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Thread: Talk now of dropping HS2

  1. #1
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    Default Talk now of dropping HS2

    I know this is a topical item but am going to be frank.

    From the start of this thing I had doubts and sure as fate we now are told that the costs have sky rocketed and could go even higher than the terrible latest estimates. Frankly the government having the possibility of second thoughts is not that a negative. Railways usage has been surging up for the last several modern years and there are places where modernisation and even bringing back routes killed decades ago could be returned. Spending on such is a broader aspect and to the benefit of the wider population not those finding it easy to spend big sums travelling on a more concise thing.

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    Being totally cynical the north tends not to vote Conservative. With Britexit the financial downturn means less cash coming in for the government.

    It might be more interesting to see if there is an expected impact if its completed and where that impact will be.

    Cheerio John

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    I have no idea what the review will decide, but certainly the HS2 Company has not fought its case very well. I believe that the configuration is fatally flawed, with a terminal station in London and a terminal station in Birmingham. Connecting to an International train in London means a walk or transfer to St Pancras while in Birmingham the terminus is about the same distance from New Street. Trains for the north will either bypass Birmingham or have to stop in Birmingham and reverse. This is a concept that withered in the mid-19th Century at Birmingham on the L&NWR, at York on the NER and at Bristol on the GWR. Just three main line examples. Do people from the north not want the option of high speed travel to Birmingham? Do the people of Birmingham not want high speed travel to the north? Don't get me started on how the trains to the north will have to be different from the trains between London and Birmingham because trains to the north will have to run on existing track with existing clearances. It has all the hallmarks of a scheme drawn up by a Civil Servant in London thinking with their London-centric head to fill London's needs, but then tries to sell it as something "the country" needs. In the end, an £80Bn price tag will mean either eye-watering fare levels on HS2 or every train traveller across the UK paying extra to subsidise the tickets on it.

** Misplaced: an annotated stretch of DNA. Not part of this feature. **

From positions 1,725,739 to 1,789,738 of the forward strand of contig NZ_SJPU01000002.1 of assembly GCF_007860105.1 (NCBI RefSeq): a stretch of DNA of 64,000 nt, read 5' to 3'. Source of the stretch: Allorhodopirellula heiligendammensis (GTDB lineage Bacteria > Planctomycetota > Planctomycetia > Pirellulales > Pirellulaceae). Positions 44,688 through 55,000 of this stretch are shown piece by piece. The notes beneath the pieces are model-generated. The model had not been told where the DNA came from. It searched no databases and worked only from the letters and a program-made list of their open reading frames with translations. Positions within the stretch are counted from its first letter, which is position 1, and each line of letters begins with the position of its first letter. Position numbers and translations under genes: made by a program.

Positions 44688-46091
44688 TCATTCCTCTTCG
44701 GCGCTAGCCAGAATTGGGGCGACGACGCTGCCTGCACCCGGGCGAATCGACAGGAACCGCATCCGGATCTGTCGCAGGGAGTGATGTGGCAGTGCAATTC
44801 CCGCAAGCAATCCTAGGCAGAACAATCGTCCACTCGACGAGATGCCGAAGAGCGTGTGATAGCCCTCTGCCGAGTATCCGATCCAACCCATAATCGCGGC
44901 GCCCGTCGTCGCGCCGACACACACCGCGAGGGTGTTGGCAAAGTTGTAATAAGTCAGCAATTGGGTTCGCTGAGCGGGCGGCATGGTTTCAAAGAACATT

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    On the passing political thing Jon the north of England may traditionally be non-Conservative but most lent Labour and want Brexit but Labour ignores that!

    As for the HS2 I still have doubts about it and the dashed costs going so way up as it is being forecast. I still would prefer former lines long gone to be brought back. Some of those places have changed from away back in the 1960's. We have had line brought back here in Scotland where in those 60's were not doing so well but do so now! Two have also been electrified. Just to make you down there wee bit jealous!

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    With both WCML and ECML working at near full capacity, the case for a new dedicated high speed line remains strong, but I agree that the execution of HS2 has been diabolical, not least the excessively London-centric elements (like a new, and unnecessary, station at Euston). However, I don't think we should be naive and think that, if the project is cancelled, that the money saved means additional resources for other rail projects. Just as likely - knowing this government - that they'll plough it all into roads or fritter it away on some more Boris white elephants!

    Paul

    EDIT: further to this, this link goes to an article by the highly respected rail commentator Christian Wolmar who is a long term sceptic about HS2, but also takes that view that, if it's cancelled, the money saved is unlikely to go to other rail projects (particularly in the north).
    Last edited by Paulsw2; August 22nd, 2019 at 06:38 PM.

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    Just in passing up here in Scotland we have at least seen re-openings just to make my southern cousins jealous but the HS2 thing does not include north of the Border. The cost of the thing is getting worse and detracts from the chance of getting routine lines improved and old ones brought back in England. Mind you Scotland's two main cities re Glasgow-Edinburgh have 3 separate train routes between them so ahead of everywhere else!